The protocol for the importation of horses to Hong Kong for the Beijing Olympics 2008 has been finalised. There will be a seven-day pre-export quarantine (PEQ) at centers approved by Hong Kong authorities and a 10-day post-arrival isolation (PAI).
During the PAI, training can continue at specified times and the competition can commence. It is likely that the venue stables will be opened two weeks before the competition.
Officials are recommendeding that all horses be given a booster vaccination against equine influenza between 1 and 2 months before entry to a pre-quarantine facility (regulatory period 90-14 days), to ensure an optimal immune level and minimise the risk of influenza issues causing an importation problem. Horses suffering from influenza in the PEQ period will compromise not only their own travel to HKG, but possibly also for all horses which are in that PEQ-facility at the same time.
Another disease for which vaccination should take place is Japanese encephalitis. The vaccine against this disease is being manufactured in Tokyo; the EU is currently being contacted to obtain a temporary approval of the vaccine.
The climatic conditions in HKG at the time of the test event, as well as during the 2008 Olympic Games, will be very hot and humid.
Studies carried out thus far have indicated that the climate may be worse than Atlanta, with an additional risk for rain, thunderstorms and typhoons. To this effect the FEI has three reserve days in the competition schedule, in case the competition runs into weather delays. The Wet Bulb Globe Temperature (WBGT) index may well reach levels of around 30 and preparations to manage the heat load in the participating horses are fully under way.
The competition format for all disciplines has been adapted to take in the evening, and the Eventing cross-country will take place in early morning. Cooling facilities such as ice, shade, water and misting fans will be available; it is recommended that all teams make sure that aggressive cooling protocols have been rehearsed before arrival in Hong Kong. At the same time, it is very useful if the normal weight of the horse is known.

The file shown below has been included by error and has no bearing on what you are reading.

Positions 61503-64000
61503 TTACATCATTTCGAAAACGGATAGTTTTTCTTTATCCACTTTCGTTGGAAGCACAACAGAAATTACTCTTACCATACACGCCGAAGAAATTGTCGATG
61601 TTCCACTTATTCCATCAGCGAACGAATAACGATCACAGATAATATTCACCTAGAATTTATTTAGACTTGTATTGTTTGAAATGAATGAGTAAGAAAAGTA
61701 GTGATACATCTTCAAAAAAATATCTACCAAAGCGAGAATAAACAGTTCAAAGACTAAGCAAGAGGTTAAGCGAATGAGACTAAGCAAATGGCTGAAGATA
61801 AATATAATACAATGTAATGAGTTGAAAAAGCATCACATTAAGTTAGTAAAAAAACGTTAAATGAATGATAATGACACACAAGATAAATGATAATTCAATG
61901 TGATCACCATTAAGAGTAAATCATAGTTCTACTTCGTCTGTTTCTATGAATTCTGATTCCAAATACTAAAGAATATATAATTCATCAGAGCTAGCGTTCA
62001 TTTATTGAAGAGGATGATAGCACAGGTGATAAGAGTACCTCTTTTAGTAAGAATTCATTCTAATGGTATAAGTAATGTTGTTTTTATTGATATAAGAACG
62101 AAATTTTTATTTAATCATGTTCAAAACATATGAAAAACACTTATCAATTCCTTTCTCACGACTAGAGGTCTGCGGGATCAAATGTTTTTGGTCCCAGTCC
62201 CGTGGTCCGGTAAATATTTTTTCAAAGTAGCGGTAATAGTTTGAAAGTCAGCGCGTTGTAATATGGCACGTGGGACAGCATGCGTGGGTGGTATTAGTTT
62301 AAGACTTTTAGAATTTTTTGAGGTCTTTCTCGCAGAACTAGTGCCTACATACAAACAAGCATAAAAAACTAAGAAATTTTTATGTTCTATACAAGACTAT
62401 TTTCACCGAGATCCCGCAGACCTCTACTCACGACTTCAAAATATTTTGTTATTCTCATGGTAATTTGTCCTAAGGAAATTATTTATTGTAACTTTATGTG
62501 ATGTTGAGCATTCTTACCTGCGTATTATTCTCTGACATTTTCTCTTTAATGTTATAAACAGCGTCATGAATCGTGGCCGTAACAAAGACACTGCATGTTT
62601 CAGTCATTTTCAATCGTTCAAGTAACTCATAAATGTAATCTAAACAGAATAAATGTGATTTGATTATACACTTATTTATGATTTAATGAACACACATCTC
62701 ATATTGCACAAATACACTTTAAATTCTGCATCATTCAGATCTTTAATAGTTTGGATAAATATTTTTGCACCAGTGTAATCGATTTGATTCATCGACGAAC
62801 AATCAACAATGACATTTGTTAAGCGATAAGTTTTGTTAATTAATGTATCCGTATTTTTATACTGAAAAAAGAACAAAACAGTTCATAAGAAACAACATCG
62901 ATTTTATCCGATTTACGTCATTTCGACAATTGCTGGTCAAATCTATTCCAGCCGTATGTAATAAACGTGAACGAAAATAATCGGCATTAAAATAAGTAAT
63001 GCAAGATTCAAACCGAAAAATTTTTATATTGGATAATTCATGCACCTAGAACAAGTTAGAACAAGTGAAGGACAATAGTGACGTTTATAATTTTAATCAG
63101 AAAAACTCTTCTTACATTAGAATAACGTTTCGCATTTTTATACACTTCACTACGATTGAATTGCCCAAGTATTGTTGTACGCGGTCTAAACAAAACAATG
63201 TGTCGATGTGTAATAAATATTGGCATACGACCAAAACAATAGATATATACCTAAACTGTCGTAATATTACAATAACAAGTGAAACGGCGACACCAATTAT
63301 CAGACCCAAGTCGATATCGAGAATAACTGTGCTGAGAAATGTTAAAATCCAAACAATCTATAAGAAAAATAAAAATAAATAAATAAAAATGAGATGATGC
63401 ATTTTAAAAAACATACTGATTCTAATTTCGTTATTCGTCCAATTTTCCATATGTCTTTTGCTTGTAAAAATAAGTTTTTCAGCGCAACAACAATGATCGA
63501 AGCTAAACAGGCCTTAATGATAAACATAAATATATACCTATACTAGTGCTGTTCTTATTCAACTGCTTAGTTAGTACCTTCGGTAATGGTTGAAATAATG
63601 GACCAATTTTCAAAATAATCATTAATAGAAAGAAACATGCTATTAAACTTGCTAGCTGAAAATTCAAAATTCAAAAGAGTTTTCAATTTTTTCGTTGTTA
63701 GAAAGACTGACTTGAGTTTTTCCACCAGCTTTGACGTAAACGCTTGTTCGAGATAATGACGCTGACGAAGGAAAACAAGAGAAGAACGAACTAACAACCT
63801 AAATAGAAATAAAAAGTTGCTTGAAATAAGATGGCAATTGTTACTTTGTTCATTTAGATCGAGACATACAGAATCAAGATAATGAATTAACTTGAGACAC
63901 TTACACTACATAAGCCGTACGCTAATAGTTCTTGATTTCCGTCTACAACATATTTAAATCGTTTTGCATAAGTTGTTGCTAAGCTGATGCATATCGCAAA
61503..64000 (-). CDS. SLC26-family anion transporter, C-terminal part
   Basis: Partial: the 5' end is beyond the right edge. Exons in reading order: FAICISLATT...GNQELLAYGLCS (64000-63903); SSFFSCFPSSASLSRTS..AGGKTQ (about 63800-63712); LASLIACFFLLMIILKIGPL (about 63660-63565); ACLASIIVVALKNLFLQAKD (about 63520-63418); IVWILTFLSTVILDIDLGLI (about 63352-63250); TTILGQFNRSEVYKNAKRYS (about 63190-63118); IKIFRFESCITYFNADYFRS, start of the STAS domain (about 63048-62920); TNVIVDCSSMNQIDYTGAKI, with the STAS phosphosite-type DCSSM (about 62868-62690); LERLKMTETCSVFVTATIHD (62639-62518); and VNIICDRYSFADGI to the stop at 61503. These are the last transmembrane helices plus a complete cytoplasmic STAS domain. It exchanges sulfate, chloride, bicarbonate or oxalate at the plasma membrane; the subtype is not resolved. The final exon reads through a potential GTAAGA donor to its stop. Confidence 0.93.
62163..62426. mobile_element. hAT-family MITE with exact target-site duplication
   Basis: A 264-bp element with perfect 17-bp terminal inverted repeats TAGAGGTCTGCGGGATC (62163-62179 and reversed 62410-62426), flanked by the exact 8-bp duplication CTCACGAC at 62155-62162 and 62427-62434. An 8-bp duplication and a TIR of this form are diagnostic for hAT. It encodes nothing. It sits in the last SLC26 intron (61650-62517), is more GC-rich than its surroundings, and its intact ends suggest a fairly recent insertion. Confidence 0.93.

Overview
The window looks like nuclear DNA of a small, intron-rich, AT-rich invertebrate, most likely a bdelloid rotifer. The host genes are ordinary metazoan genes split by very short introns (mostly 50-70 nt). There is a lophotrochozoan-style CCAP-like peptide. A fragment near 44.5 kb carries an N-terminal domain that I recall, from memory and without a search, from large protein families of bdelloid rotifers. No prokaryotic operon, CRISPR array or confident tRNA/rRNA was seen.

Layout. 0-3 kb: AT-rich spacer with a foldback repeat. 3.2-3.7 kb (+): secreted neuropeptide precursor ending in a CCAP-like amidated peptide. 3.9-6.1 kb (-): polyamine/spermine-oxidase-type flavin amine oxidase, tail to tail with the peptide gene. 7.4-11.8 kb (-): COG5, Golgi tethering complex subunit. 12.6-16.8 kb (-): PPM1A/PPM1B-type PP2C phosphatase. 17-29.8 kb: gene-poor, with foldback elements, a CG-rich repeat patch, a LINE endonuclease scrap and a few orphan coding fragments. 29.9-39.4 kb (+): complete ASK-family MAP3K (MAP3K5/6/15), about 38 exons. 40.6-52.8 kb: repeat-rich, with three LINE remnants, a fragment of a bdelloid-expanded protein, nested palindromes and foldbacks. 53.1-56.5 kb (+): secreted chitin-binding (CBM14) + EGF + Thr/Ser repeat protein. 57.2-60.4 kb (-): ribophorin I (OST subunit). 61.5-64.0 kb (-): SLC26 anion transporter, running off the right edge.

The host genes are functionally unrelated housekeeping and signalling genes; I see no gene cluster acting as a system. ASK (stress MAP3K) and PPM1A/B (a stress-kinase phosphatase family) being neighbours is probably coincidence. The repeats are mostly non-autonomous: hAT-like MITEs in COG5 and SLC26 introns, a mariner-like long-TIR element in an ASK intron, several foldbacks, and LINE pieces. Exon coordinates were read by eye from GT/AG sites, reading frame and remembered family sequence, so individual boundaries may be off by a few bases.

The Welfare Sub-Committee of the FEI is attempting to set up a mini-symposium on heat and humidity between the test event and the 2008 Olympic Games. In addition, all federations sending horses to the test event will be asked to share research done on their horses with others, to make sure that the data collected benefit all involved.
For the Test Event in August 2007, it is expected that the stables will also be open from July 28, to have conditions parallel to the Games. The temporary importation requirements for the horses will be less strict and comparable to importation of racehorses, since this concerns a small number of foreign horses that can be much easier controlled than the numbers expected in 2008 (ie, no PEQ, separation of horses from local horses during stay in Hong Kong, proximity only during competition).
The Hong Kong Jockey Club and FEI will be asked to support any research done during the test event (eg,. cost of blood work in the lab) thereby helping in making the test event successful.
In previous FEI events, the percentage of horses suffering from travel sickness was low: 2000 Sydney Olympics: no clinical travel sickness, 4 horses with fever, all recovered within 48 hrs post arrival. FEI World Cup TM Jumping Final in Kuala Lumpur (MAS): no cases of travel sickness.